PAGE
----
Skip to main content

Financial incentives in transportation legislation passed on Wednesday have triggered the $100-million purchase of rail cars to update the aging fleet of equipment that moves the Prairies’ burgeoning grain crop.

Canadian National Railway Co. said it is buying 1,000 grain hopper cars over two years from a Hamilton manufacturer to refresh its 30-year-old fleet of 12,000 grain cars and better meet the demands of Western growers.

CN did not release a price for the purchase from National Steel Car Ltd., but a person familiar with the matter said the cars cost $100,000 each, valuing the deal at $100-million.

The move marks the first major renewal of the country’s grain fleet in decades and comes as Canada’s largest railway adds new capacity, jobs and hundreds of other rail cars and locomotives to meet rising freight volumes that have congested its network and sparked rebukes from customers and governments.

The announcement on Thursday follows new legislation that altered the rules on the maximum revenue CN and Canadian Pacific Railway Ltd. are allowed to charge grain companies to move the Western crop to ports for export overseas. Under the new rules, a railway retains the full credit for capital investments in the western grain-car fleet, instead of sharing the credit with its rival. The railways said the old rules discouraged rail-car purchases.

The shift is part of Bill C-49, a bill that made changes to laws governing air, marine and rail transportation.

CN said the purchase over the next two years will allow it to phase out some of the smaller cars in its leased and owned 12,000-hopper fleet. The new cars carry 10-per-cent more crops and are shorter in length, allowing more grain to be hauled in the same length of train, which can exceed 200 cars.

National Steel Car said in a statement the CN car orders are creating 550 jobs at the factory, which employs more than 1,500 people. The company did not respond to an interview request.

Calgary-based CP has said it planned to spend $500-million on hopper cars after the new provisions came into effect. In an e-mailed statement on Wednesday night, CP did not provide specifics but said the changes “would promote new hopper car investment and increase grain supply-chain capacity.”

A 2015 report commissioned by the government estimated three-quarters of the 23,000 grain cars on the rails are decades old and will be retired between 2025 and 2030. About 44 per cent of the cars are owned by federal and provincial governments, which have made no investments to expand the fleet since before 1996. Grain company G3 Canada Ltd., which took over the Canadian Wheat Board, owns 1,700 hoppers, the company said recently. The rest are owned by CN and CP.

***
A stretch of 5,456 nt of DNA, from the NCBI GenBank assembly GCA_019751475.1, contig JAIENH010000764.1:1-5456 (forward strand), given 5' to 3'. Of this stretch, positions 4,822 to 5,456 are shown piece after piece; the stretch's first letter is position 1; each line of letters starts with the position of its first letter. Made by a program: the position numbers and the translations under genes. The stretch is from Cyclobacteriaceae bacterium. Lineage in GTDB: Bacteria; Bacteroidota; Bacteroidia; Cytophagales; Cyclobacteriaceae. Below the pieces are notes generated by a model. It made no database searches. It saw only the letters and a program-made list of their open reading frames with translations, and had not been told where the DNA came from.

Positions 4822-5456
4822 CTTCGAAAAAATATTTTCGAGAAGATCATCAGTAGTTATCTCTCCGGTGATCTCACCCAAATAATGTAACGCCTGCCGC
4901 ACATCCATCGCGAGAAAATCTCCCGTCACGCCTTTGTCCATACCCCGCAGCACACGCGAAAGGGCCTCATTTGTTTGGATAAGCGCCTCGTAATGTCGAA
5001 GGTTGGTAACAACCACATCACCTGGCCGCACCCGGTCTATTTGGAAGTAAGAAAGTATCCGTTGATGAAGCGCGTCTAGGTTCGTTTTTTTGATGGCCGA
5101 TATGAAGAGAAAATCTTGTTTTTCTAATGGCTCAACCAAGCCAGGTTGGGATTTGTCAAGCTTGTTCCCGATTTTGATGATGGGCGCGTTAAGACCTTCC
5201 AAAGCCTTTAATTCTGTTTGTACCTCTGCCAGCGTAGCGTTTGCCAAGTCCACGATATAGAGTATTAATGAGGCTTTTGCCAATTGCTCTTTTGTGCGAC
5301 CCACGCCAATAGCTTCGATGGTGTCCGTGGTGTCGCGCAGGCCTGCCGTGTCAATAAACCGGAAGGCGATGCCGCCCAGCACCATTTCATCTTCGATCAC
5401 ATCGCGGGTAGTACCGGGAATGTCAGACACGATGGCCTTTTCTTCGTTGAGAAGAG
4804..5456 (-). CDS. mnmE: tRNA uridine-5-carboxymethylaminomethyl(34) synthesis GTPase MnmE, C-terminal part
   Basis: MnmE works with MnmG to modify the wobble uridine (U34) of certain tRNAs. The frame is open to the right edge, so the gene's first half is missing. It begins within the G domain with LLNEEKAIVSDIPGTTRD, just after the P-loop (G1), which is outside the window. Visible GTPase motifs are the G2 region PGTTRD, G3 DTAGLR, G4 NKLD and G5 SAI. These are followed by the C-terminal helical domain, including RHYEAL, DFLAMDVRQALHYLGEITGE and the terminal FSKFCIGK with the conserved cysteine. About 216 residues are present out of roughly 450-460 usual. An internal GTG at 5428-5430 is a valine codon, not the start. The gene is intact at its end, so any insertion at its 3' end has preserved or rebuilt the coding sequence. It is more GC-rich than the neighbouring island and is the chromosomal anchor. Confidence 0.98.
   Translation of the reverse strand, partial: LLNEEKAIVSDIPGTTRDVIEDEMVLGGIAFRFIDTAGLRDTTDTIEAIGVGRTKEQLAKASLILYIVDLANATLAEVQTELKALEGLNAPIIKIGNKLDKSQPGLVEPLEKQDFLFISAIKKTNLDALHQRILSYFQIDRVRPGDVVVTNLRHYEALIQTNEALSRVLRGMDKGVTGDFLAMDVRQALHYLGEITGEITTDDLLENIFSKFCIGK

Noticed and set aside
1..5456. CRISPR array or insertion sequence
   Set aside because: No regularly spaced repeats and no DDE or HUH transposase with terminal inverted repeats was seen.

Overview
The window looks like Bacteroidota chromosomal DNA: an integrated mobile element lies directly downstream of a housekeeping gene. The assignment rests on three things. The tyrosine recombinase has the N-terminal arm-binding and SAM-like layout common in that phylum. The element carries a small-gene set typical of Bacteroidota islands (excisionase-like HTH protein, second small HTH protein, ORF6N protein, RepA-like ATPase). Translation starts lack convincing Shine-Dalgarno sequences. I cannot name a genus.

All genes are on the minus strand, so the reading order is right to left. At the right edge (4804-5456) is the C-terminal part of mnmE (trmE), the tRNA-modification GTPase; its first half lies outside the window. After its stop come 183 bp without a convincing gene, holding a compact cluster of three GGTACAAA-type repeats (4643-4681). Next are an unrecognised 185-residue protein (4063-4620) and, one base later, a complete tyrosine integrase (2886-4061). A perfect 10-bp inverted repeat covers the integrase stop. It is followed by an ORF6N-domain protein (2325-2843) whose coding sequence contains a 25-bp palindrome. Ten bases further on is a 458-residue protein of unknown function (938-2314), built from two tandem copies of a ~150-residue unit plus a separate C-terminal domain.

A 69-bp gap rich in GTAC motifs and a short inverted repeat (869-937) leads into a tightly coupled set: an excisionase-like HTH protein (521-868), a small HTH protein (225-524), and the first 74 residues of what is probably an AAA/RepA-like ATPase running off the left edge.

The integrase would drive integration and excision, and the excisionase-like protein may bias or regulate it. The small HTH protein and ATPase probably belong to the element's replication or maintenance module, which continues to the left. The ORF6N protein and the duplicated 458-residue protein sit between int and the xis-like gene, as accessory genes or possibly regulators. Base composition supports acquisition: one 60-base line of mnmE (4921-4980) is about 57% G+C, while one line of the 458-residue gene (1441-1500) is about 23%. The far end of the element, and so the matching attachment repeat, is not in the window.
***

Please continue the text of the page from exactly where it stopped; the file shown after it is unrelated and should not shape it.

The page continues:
About half of the Canadian crop of wheat, barley and other grains are exported, accounting for about $20-billion in sales, according to government figures.

Wade Sobkowich, executive director of Western Grain Elevator Association, which represents Richardson International, Parrish and Heimbecker Ltd. and other agriculture companies, said much of the grain fleet is old, prone to malfunction and needs to be scrapped.

“Replacing the cars on a one-to-one basis would add capacity,” said Mr. Sobkowich, who speaks for companies that buy and sell about 90 per cent of Western grain. But he said he was not sure that would happen “because the railways do like to remove assets from the system.”

Annie Joannette, a spokeswoman for Transport Canada, said the government-owned rail cars operated by CN and CP will be retired by 2044, “at which point the government fleet will no longer exist.”

“Under the operating agreements with the government of Canada, the railways will continue to provide equivalent capacity for the cars taken out of service,” Ms. Joanette said. “Transport Canada will continue to administer operating agreements with CN and CP to ensure the federal hopper car fleet is well-positioned to provide capacity until the end of its useful life.”

After several months of rail congestion and rising freight volumes, CN is hiring 1,250 conductors and has raised its capital spending for 2018. Canada’s largest rail carrier is spending $3.4-billion on new sidings, bigger yards and 200 new locomotives to improve its network performance. CN recently said it is buying 350 lumber cars and 350 box cars to serve its forestry and metals customers.

Across North America, railway-car orders more than doubled in the first three months of 2018, compared with a year ago, to 10,300, according to the Railway Supply Institute, a manufacturing group based in Washington.